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Using a switch-like if/else construct versus a dictionary?

Which is better: using an if/else construct to simulate a C switch or
use a dictionary? Example:

def foo():
if c == 1:
doCase1()
elif c == 2:
doCase2()
elif c == 3:
doCase3()
elif c == 4:
doCase4()
elif c == 5:
doCase5()
else:
raise "shouldn't get here"
or:

def foo():
def doCase1():
pass
def doCase2():
pass
def doCase3():
pass
def doCase4():
pass
def doCase5():
pass

handle_case = {}
handle_case[1] = doCase1()
handle_case[2] = doCase2()
handle_case[3] = doCase3()
handle_case[4] = doCase4()
handle_case[5] = doCase5()
handle_case[c]()

Note that in this situation using OO polymorphism instead of a switch-
like construct wouldn't be applicable, or at least I can't see how it
could be.

Thanks in advance for any tips!

-- Arcadio

Jun 19 '07 #1
6 1682

asincero ha escrit:
def foo():
def doCase1():
pass
def doCase2():
pass
def doCase3():
pass
def doCase4():
pass
def doCase5():
pass

handle_case = {}
handle_case[1] = doCase1()
handle_case[2] = doCase2()
handle_case[3] = doCase3()
handle_case[4] = doCase4()
handle_case[5] = doCase5()
Sorry, but I think this is not correct. Now, you put the result of the
function call into the dictionary, but you want the function address.

The correct code is:
handle_case = {}
handle_case[1] = doCase1
handle_case[2] = doCase2
handle_case[3] = doCase3
handle_case[4] = doCase4
handle_case[5] = doCase5

Or:
handle_case = { 1: doCase1, 2: doCase2, 3: doCase3, 4: doCase4, 5:
doCase 5 }

Or:
try:
{ 1: doCase1, 2: doCase2, 3: doCase3, 4: doCase4, 5: doCase 5 }
[c]()
except:
print "Catch the correct exception"

But this solutions only works fine if the params of the functions are
the same for all calls (in if/else construct you don't need it).

Bye!

--
Helio Tejedor

Jun 19 '07 #2
asincero <as******@gmail.comwrote:
Which is better: using an if/else construct to simulate a C switch or
use a dictionary? Example:
Here is a technique I've used a lot. I think I learnt it from "Dive
into Python"

class foo(object):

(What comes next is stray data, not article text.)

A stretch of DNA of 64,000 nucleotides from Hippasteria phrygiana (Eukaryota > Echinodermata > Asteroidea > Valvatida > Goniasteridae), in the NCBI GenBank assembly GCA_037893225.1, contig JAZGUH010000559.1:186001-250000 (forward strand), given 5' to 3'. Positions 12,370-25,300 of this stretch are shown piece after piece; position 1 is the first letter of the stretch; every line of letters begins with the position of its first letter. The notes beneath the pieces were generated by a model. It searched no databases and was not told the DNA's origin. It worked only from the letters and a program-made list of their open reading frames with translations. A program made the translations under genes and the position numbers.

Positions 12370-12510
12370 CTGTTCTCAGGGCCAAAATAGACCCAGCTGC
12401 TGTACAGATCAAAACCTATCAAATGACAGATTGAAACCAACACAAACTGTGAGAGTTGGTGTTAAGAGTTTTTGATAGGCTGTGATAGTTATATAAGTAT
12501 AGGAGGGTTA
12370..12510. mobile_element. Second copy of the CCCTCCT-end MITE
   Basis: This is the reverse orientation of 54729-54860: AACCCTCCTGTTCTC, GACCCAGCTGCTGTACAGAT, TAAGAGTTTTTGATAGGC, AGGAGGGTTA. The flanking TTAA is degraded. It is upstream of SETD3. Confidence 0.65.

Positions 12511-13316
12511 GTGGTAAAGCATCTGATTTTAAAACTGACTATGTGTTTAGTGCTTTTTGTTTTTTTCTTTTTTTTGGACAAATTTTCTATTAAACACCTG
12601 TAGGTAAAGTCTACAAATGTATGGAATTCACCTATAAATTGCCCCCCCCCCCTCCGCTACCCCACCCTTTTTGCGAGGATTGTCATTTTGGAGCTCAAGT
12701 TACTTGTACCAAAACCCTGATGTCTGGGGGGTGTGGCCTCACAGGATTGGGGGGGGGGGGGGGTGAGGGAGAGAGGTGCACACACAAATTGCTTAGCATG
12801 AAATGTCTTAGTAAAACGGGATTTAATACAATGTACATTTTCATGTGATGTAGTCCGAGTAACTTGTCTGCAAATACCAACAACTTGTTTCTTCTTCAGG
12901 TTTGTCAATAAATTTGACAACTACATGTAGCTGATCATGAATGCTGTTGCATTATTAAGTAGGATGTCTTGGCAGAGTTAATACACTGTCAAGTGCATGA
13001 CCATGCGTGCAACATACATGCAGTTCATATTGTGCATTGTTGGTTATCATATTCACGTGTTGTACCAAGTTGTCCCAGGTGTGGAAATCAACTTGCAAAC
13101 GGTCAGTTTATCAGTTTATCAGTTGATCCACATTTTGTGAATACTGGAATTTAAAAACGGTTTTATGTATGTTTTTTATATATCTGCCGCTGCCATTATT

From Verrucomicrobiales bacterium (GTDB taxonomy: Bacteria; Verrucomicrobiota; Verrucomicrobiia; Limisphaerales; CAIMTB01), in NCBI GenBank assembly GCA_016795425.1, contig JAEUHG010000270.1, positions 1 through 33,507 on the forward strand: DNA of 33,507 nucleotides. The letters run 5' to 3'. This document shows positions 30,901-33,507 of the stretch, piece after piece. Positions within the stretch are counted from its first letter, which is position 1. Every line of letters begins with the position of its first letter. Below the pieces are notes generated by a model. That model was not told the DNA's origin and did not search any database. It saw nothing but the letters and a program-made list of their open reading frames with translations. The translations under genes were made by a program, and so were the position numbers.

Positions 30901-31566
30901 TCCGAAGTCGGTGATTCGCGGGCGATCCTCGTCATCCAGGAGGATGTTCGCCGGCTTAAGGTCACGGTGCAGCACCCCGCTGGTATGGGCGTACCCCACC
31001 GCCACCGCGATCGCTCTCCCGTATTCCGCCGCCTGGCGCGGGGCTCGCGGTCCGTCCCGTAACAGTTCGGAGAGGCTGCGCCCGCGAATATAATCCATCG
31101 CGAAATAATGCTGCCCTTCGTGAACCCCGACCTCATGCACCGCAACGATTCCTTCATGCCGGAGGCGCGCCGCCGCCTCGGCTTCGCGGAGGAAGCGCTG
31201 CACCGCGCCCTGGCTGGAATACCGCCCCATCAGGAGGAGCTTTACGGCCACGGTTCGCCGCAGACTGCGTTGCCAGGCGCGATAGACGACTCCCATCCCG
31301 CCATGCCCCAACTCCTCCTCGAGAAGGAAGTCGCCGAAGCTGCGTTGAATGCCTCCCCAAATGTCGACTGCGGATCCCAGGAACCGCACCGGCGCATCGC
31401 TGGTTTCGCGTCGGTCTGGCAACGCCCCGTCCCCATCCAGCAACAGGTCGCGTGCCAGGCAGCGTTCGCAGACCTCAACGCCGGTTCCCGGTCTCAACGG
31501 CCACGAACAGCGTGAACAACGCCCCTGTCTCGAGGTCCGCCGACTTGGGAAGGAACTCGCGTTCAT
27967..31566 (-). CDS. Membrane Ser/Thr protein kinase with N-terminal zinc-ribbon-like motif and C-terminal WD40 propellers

def do_1(self):
print "I'm 1"
def do_2(self):
print "I'm 2"
def do_3(self):
print "I'm 3"
def do_4(self):
print "I'm 4"
def do_5(self):
print "I'm 5"
def dispatch(self, x):
getattr(self, "do_"+str(x))()

f = foo()
f.dispatch(1)
f.dispatch(3)
f.dispatch(17)

It will blow up gracelessly with an AttributeError if you pass it
something which it can't handle. That is easy to fix.

You could name dispatch, __call__ if you wanted a slightly neater
syntax.

f = foo()
f(1)
f(3)
f(17)

You can do the same thing in a function using locals()["do_"+str(x)]
but I always find that if I've got to that point I should be using a
class instead.
Note that in this situation using OO polymorphism instead of a switch-
like construct wouldn't be applicable, or at least I can't see how it
could be.
If there is a "type" or "id" in your objects and you are switching on
it, then you should be using polymorphism. Make each seperate "type"
a seperate class type and implement the methods for each one. All the
switches will disappear from your code like magic!

Post more details if you want more help!

--
Nick Craig-Wood <ni**@craig-wood.com-- http://www.craig-wood.com/nick
Jun 19 '07 #3
asincero <as******@gmail.comwrites:
def foo():
def doCase1():
pass
def doCase2():
pass
def doCase3():
pass
def doCase4():
pass
def doCase5():
pass

handle_case = {}
handle_case[1] = doCase1()
handle_case[2] = doCase2()
handle_case[3] = doCase3()
handle_case[4] = doCase4()
handle_case[5] = doCase5()
handle_case[c]()
(The above code is wrong. You want the dictionary to map to functions,
not to the result of calling those functions; the call to the function
comes later.)